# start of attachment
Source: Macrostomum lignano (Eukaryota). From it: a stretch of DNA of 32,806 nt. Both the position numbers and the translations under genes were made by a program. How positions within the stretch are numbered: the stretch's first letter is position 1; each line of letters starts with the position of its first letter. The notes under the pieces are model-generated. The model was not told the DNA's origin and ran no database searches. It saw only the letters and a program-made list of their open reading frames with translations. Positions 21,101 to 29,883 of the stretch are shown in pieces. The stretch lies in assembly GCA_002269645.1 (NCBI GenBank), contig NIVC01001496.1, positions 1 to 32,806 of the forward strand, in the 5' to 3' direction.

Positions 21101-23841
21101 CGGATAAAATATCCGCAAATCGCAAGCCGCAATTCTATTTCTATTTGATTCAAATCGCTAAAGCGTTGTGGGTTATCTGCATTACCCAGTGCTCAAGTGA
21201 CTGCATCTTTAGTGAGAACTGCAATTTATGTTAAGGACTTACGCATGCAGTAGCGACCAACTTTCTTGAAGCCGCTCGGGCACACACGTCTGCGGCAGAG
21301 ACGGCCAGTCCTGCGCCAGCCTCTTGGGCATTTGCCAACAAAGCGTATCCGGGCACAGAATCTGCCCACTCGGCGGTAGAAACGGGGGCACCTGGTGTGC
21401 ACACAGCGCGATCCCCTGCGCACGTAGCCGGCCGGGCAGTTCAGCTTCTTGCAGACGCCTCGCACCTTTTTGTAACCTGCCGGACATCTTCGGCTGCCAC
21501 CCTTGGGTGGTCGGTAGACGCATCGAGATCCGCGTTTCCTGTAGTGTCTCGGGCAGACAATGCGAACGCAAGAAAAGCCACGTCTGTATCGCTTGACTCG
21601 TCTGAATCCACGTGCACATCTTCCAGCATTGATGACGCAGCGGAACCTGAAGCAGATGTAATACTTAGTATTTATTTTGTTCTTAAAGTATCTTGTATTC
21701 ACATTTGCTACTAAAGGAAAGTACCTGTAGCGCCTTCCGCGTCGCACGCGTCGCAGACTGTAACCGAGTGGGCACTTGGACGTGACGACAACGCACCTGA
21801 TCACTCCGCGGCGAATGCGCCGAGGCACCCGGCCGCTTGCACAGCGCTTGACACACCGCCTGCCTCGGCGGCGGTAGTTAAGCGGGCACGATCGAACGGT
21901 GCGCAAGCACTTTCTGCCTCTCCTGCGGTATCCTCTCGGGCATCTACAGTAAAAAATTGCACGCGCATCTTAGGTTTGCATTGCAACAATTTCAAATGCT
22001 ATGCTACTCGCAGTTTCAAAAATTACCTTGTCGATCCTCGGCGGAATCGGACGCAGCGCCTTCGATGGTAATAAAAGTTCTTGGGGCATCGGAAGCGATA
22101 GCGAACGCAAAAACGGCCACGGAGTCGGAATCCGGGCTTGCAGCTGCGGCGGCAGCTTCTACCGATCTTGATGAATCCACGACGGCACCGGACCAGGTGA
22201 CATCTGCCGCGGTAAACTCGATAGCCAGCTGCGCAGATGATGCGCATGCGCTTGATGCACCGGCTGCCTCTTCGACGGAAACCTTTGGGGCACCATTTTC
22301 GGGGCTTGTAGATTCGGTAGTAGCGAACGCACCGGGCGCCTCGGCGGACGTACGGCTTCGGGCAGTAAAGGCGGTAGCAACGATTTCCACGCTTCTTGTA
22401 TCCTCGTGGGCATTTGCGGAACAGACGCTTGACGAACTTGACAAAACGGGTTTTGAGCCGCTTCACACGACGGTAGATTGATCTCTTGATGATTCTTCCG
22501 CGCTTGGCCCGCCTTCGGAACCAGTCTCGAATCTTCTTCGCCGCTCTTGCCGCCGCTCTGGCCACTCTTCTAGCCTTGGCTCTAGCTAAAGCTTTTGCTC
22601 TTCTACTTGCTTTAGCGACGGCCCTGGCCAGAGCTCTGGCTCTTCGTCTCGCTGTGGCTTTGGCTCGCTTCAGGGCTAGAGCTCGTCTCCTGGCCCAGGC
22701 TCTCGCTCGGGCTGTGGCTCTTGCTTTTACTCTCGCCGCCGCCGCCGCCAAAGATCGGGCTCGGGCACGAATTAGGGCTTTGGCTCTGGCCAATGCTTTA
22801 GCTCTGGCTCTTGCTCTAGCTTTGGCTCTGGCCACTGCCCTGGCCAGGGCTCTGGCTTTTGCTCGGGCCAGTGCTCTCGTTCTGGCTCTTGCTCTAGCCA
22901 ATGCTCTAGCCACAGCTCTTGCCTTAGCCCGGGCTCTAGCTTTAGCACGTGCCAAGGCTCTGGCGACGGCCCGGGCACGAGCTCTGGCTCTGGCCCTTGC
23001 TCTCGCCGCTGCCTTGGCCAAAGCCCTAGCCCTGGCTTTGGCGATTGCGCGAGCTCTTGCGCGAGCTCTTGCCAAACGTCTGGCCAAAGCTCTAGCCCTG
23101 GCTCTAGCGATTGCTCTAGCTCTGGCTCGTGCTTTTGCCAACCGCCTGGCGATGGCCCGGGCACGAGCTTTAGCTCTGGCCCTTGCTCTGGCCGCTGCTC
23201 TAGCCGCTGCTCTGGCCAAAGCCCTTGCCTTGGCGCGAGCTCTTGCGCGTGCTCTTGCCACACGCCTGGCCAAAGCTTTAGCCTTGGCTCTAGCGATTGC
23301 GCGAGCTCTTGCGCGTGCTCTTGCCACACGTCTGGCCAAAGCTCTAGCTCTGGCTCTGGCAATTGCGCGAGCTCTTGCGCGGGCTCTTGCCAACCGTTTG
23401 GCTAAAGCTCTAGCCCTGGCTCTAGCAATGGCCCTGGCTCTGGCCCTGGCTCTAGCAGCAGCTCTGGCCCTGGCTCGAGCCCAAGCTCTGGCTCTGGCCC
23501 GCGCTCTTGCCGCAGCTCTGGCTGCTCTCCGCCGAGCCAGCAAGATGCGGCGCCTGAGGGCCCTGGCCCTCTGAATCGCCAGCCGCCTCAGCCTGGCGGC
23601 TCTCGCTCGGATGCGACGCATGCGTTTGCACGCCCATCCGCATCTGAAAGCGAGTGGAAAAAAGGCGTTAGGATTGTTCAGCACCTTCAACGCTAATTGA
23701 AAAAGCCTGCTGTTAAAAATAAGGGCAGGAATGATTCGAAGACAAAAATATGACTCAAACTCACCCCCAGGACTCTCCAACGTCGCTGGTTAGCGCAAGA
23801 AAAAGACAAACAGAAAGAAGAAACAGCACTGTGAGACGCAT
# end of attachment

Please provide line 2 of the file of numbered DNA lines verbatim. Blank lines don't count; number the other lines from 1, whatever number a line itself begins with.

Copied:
Positions 21101-23841